All kinds of subtle things get in the way of objectively examining our approach to customer experience: social norms and expectations, business culture, and the individual bias, pre-conditioning, and stress levels of the person delivering the service. Indeed, there are ways of doing things that are inherently taken for granted, and ways in which we as customers accept the level of service provided, just because we don’t know anything different.
A recent personal experience with a doctor in Mexico brought all of this sharply into view.
My frame of reference is the Canadian medical system. There are some fantastic doctors in Canada, providing excellent medical care in a universal access system that is the envy of much of the world. Doctors in Canada enjoy the privilege of social status: they’re well-educated, often well-off, intelligent people whose services are in demand.
My experience as a customer of that medical system, though, includes:
- You must call well in advance to book an appointment with your family doctor (in some provinces, like British Columbia, a physician shortage means many people don’t even have a family doctor!)
- Once you arrive for your appointment, be prepared to wait – sometimes for an hour or more – in a full-to-bursting waiting room
- If you have an emergency, you don’t see the one doctor who knows you and your medical history. Instead, you head to a hospital emergency room or a walk-in-clinic
- Once you are actually with your doctor, you must get to the point quickly. You’ve seen the waiting room and you know you’ve maybe got five minutes of your doctor’s time and attention.
Back to Mexico. Dr. Luis Canale had been helping me with a problematic and recurrent issue over the course of about five months. At some point in this process he asked me to keep him in formed of changes I was seeing and he provided me with his personal email.
I’ve never, ever before, in my 50+ years of living in Canada, been provided with a physician’s personal or private email. I might have missed this first sign that my preconditioned expectations of the “service” provided by a physician were about to be exceeded had it not been for the events that followed.
As we prepared to embark on a sailing trip that would take us away for a few months, I forgot, until the night before our last day, that I’d need to stock up on prescription medications. I decided the least bad of a host of poor options was to use the personal email Dr. Canale had provided. At about 9pm, I hit “send” on a note letting him know I hoped to obtain some refill prescriptions and that I’d need to drop in pretty close to his opening time of 9 the next morning.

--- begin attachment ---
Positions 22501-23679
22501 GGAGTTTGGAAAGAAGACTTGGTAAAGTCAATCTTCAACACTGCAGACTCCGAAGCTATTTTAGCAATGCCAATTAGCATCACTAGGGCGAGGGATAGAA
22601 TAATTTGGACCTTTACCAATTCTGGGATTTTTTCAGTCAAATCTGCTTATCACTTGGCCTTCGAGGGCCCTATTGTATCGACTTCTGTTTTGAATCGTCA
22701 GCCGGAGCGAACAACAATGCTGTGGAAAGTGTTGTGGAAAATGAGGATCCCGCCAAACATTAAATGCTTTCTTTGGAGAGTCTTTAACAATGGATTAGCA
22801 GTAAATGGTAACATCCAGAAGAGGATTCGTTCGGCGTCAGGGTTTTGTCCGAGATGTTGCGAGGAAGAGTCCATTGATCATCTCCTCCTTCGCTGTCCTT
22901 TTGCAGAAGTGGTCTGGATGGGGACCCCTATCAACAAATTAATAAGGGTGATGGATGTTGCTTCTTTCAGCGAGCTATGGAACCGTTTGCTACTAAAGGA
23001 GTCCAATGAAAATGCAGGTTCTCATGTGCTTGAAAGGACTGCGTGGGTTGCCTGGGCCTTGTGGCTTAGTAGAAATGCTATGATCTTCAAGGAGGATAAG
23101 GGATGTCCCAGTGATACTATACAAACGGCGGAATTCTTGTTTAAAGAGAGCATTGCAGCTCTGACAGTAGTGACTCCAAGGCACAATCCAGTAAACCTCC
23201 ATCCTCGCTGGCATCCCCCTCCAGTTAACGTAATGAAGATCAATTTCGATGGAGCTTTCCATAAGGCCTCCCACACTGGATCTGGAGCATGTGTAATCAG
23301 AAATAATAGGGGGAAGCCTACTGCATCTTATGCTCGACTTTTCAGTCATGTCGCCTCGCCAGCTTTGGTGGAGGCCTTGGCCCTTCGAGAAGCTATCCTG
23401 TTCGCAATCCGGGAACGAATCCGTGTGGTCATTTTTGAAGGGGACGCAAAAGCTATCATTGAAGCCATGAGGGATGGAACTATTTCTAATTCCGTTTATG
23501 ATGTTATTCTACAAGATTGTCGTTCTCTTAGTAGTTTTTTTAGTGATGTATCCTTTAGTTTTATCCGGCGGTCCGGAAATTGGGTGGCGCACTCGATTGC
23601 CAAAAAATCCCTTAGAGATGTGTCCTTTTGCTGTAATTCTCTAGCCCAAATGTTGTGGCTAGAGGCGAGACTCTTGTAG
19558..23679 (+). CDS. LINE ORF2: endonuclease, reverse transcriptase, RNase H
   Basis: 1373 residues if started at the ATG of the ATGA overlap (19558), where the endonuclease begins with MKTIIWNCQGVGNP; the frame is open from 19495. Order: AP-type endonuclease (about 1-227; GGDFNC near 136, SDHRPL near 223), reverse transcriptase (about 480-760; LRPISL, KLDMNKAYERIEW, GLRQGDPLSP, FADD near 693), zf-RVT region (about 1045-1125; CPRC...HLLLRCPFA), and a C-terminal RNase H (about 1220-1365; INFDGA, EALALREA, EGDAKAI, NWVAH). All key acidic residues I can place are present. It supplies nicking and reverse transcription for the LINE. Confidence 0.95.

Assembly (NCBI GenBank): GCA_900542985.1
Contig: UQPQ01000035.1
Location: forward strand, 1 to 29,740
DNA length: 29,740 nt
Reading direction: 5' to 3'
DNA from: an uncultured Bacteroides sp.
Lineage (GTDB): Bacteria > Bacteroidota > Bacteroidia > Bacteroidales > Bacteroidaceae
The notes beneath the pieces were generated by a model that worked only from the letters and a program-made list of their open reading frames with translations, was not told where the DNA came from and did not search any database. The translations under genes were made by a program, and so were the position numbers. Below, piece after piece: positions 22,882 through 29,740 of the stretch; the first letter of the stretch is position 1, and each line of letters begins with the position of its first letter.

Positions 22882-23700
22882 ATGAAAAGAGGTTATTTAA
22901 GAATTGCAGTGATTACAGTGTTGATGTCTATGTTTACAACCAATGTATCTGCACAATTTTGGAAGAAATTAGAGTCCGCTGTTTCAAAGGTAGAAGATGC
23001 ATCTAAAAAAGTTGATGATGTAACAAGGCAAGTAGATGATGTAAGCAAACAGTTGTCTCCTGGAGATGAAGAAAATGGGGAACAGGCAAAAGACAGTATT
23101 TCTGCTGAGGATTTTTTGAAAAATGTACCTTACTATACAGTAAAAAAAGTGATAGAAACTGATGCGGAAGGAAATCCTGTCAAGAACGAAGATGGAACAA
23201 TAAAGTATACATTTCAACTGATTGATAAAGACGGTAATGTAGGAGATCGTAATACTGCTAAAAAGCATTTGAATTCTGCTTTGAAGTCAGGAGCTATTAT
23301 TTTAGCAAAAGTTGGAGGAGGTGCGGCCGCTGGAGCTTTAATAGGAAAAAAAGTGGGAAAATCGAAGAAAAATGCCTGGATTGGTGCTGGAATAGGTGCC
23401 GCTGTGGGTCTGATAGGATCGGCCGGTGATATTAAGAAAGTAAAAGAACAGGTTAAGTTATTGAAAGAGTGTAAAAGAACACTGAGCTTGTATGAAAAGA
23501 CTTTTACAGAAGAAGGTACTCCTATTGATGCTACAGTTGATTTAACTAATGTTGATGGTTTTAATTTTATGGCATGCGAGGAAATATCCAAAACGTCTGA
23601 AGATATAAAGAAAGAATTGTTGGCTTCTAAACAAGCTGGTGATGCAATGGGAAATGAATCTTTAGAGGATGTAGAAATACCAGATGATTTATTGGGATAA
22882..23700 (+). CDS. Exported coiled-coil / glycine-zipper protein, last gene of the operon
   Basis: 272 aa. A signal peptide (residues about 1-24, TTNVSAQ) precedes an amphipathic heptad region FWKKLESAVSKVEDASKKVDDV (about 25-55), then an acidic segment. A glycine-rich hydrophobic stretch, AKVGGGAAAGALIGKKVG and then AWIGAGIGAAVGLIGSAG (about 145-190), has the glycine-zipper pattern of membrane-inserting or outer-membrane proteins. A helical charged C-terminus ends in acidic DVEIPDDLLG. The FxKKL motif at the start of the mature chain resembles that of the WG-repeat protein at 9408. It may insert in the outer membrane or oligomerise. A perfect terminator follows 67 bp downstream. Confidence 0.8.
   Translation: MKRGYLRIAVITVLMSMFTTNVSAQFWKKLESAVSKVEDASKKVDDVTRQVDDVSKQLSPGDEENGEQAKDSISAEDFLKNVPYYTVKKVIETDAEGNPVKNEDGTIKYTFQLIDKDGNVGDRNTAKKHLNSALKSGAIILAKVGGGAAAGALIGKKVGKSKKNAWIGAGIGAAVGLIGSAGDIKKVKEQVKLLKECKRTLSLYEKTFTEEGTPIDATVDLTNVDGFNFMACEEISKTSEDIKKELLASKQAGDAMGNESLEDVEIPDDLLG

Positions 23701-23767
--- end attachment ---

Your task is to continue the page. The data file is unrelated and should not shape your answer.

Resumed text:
“See you at 9,” was his brief reply.
The next morning, he ushered me into his freshly-swept consulting room and we proceeded to take care of business. Thirty minutes later, prescriptions written out, approaches for managing my condition discussed, I had everything I needed.
“Before I go,” I said, “I’d just like to apologize for emailing you late and essentially showing up without an advance appointment.” I mean, who gets to do that? Email their doctor at night and waltz in first thing the next morning?
“No need to apologize,” explained Dr. Canale. “The privilege is mine. It is a privilege and an honour to be trusted with the responsibility for your health. If your needs dictate a late email and an early walk-in, I’m happy to accommodate because that’s what I’m here for….”
My jaw nearly hit the floor. I was surprised. Almost embarrassed. Certainly this was a foreign experience. This was the opposite of what I’ve felt many times in a doctor’s consulting room: like an inconvenient, inconsequential interruption.
Dr. Canale’s ability to create this experience speaks to his own inclination and initiative, but he’s done it within the Mexican medical system. So far, my own experiences within this system suggest that Mexico’s health care framework enables a customer or patient-centric approach. How they’ve done it is a different topic for another day.
What Dr. Canale did–both in his behaviour (encouraging me to come in) and his words (thanking me for the privilege)–was demonstrate the power of truly putting the client first.
What did he have to do on his end? Mainly, he listened to what I needed. I needed to see him with very little notice. He accommodated. I needed prescriptions to last me several months. He accommodated. I needed to talk through an approach to my health while away. He took the time I needed to discuss and explain things thoroughly. He did not make me feel that I was inconveniencing him, that I was a burden, or that my needs were imposing on the needs of others.
What was the impact of his behaviour and his message on me as his “customer”?
- I felt important, like I mattered
- I felt cared for, as a human being, not just a billing number
- It upped my feelings of loyalty to him as my physician
- I have shared, and shared widely, the story of my experience!
How many of us have taken the time to examine our preconceived notions and societal expectations to challenge ourselves to put the customer first? Perhaps it is worth the time to explore, to see if your own filters are preventing you from truly exceeding the service expectations of your customers.
What do you have to lose?